The Power of Follow-Up for Improved Healthcare Service Delivery

By Treezer Michelle Atieno

Tharaka Nithi County is using a unique mechanism to track service delivery in healthcare. It is a simple yet powerful tool: follow-up calls. This innovative approach to healthcare service delivery is proving to be a game-changer, not just in Tharaka Nithi but potentially for the entire nation.

Imagine this scenario: you’re sick, and in need of medical attention, and you decide to visit a local hospital in Tharaka Nithi County. After receiving treatment and returning home, your phone rings. To your surprise, it’s a call from the Tharaka Nithi County Government. They’re not asking for donations or offering political promises; they’re calling to inquire about your recent hospital visit. They want to know about your experience, whether the service met your expectations, and if there were any issues you encountered.

This proactive approach to collecting patient feedback and addressing concerns is part of an initiative aimed at improving healthcare service delivery in Kenya. It’s a strategy that has the potential to transform the healthcare landscape across the nation.

Patient feedback has long been recognized as a crucial tool for healthcare improvement worldwide. In Kenya, as in many countries, the healthcare system faces a range of challenges, including inadequate funding, lack of medical supplies, and poor service delivery. These challenges often result in subpar service quality, leaving patients frustrated and dissatisfied.

Recent reports from the last two years have highlighted the magnitude of these challenges. In July 2020, a report by the Kenya Medical Association (KMA) revealed that many public hospitals in Kenya were understaffed, with some hospitals lacking essential specialists such as anesthetists and pediatricians. The report also noted that many doctors and nurses were overworked, leading to burnout and poor patient care.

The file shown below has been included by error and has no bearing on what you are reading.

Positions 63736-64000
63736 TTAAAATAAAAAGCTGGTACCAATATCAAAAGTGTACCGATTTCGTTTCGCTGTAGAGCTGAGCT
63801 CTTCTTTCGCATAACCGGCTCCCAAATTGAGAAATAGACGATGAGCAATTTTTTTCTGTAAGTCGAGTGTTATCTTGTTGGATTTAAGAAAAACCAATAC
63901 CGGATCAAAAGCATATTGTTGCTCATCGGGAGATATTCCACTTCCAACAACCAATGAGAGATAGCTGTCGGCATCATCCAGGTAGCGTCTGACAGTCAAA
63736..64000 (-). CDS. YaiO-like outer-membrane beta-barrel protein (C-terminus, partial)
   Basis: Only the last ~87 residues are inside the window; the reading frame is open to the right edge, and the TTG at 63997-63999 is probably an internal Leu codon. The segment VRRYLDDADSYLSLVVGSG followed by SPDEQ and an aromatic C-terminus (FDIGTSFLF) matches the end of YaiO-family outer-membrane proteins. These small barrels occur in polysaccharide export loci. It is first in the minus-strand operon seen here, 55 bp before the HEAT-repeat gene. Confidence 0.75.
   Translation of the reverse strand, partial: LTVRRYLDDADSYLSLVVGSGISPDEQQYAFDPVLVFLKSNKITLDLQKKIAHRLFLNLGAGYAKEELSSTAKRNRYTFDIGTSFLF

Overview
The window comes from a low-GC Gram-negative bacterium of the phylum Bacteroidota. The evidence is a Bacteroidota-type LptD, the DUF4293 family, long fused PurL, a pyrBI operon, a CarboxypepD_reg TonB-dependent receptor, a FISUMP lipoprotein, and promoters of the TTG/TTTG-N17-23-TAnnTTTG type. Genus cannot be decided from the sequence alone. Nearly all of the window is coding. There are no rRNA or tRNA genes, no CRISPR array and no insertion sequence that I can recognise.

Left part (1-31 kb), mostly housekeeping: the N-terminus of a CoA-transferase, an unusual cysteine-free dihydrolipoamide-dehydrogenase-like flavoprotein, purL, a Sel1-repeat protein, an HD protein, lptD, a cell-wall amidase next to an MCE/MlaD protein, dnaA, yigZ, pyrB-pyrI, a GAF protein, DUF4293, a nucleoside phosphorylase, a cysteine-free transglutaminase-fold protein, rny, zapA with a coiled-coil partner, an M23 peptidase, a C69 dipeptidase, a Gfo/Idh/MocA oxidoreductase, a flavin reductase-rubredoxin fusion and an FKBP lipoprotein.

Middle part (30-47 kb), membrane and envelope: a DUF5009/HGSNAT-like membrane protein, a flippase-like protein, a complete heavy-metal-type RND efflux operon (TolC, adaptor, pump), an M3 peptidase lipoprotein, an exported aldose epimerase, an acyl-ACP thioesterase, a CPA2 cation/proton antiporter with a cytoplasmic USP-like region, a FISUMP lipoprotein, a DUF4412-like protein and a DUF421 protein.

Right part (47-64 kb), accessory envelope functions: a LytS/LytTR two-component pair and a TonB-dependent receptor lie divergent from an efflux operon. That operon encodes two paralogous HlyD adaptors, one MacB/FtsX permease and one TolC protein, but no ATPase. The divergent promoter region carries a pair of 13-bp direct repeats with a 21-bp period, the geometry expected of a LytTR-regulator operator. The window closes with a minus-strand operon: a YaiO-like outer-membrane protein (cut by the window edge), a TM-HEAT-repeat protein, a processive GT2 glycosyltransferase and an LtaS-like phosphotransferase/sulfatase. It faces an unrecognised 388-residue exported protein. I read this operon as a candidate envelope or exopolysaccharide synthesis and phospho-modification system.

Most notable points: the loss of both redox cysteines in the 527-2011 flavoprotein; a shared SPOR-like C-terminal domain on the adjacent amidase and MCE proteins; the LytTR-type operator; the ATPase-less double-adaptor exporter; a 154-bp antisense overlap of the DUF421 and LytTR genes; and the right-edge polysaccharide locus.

In August 2020, a survey by the Kenya Medical Supplies Authority (KEMSA) found that many health facilities in Kenya had poor sanitation and hygiene practices, increasing the risk of infection and disease transmission. The survey also found that many health workers did not adhere to proper hand hygiene practices, putting patients at risk.

In October of the same year, a report by the Anti-Corruption Agency (ACA) found that corruption was rampant in Kenya’s healthcare system, with many health workers and officials engaging in corrupt practices such as bribery and embezzlement. The report also noted that there was a lack of accountability in the healthcare system, making it difficult to address corruption and poor service delivery.

By actively seeking patient feedback, Tharaka Nithi County Government could achieve several outcomes, for instance, immediate issue resolution, quality improvement, enhanced accountability of the healthcare providers, and Increased Trust.

The follow-up calls in Tharaka Nithi County are a model that could be embraced in the whole country. By implementing similar programs across the country, the government can work toward a more patient-centered healthcare system. This approach not only leads to better healthcare experiences for individuals but also contributes to better health outcomes at the population level.

While the follow-up calls initiative shows immense promise, it’s not without its challenges. Sustaining such programs, ensuring data privacy, and addressing the digital divide are among the hurdles that must be overcome.

However, the potential benefits far outweigh the challenges. By actively engaging with patients, the Kenyan healthcare system can become more responsive, efficient, and accountable. It’s a journey toward a healthcare system where every patient receives the care they deserve.

Related posts





Kisumu Launches Anderson Affordable Housing Project


Nairobi's Wezesha Vijana Initiative Kickstarts Youth Careers with Scholarships

Sign up for our Newsletter and
stay informed

Leave a Reply

Your email address will not be published. Required fields are marked *